Russell, C. A.
; and Russell, D. W. Journal of Studies on Alcohol and Drugs
, vol. 69, pgs. 459-467 (2008)Objective: This research investigates whether warning viewers about the presence of embedded messages in the content of a television episode affects viewers' drinking beliefs and whether audience connectedness moderates the warning's impact.
Method: Two hundred fifty college students participated in a laboratory experiment approximating a real-life television viewing experience. They viewed an actual television series episode containing embedded alcohol messages, and their subsequent beliefs about alcohol consequences were measured. Experimental conditions differed based on a 2 (Connectedness Level: low vs high) x 2 (Timing of the Warning: before or after the episode) x 2 (Emphasis of Warning: advertising vs health message) design. Connectedness was measured, and the timing and emphasis of the warnings were manipulated. The design also included a control condition where there was no warning.
Results: The findings indicate that warning viewers about embedded messages in the content of a program can yield significant differences in viewers' beliefs about alcohol. However, the warning's impact differs depending on the viewers' level of connectedness to the program. In particular, in comparison with the no-warning control condition, the advertising prewarning produced lower positive beliefs about alcohol and its consequences but only for the low-connected viewers. Highly connected viewers were not affected by a warning emphasizing advertising messages embedded in the program, but a warning emphasizing health produced significantly higher negative beliefs about drinking than in the control condition.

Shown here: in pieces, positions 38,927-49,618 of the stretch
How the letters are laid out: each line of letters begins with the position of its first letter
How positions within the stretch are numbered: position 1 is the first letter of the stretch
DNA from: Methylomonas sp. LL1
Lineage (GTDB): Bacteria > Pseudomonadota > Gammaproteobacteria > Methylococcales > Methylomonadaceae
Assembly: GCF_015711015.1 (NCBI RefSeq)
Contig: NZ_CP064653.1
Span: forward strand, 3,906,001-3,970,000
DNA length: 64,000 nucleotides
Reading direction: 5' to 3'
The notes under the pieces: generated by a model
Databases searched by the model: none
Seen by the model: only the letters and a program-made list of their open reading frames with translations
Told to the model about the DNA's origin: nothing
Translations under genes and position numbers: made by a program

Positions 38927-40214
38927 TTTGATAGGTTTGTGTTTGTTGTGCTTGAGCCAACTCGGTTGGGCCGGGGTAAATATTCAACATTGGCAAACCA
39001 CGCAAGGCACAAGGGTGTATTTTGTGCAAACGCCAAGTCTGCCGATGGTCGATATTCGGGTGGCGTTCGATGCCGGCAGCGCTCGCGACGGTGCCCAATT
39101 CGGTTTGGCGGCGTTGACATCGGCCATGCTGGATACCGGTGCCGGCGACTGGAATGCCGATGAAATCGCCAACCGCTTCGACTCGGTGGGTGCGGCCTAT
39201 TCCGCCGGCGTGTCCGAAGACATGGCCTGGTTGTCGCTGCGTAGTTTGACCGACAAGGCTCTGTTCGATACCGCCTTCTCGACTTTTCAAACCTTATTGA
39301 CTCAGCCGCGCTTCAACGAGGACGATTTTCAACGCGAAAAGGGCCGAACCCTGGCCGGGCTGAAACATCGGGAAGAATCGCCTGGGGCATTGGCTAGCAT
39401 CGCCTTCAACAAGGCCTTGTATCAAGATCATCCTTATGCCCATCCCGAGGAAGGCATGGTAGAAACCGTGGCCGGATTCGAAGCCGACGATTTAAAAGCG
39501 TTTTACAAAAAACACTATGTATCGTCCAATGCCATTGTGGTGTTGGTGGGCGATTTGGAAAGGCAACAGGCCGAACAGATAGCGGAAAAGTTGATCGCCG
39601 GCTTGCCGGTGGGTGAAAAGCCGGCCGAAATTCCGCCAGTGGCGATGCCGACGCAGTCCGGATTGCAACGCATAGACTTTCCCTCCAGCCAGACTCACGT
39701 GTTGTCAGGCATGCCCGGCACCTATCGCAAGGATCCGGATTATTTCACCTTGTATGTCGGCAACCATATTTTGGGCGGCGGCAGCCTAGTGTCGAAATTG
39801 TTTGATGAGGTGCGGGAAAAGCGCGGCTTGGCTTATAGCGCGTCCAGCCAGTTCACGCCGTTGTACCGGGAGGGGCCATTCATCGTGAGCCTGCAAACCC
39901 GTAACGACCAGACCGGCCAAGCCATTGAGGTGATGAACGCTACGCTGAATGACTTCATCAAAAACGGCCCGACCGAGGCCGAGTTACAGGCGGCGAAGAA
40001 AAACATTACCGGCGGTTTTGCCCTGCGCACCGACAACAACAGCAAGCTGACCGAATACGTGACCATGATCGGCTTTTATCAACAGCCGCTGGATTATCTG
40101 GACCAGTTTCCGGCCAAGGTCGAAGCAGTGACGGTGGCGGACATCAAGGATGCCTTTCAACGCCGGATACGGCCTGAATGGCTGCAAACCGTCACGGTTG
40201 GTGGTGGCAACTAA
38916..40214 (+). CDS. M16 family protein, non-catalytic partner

Conclusions: The presence of many positive portrayals of drinking and alcohol product placements in television series has led many to suggest ways to counter their influence. However, advocates of warnings should be conscious of their differential impact on high- and low-connected viewers.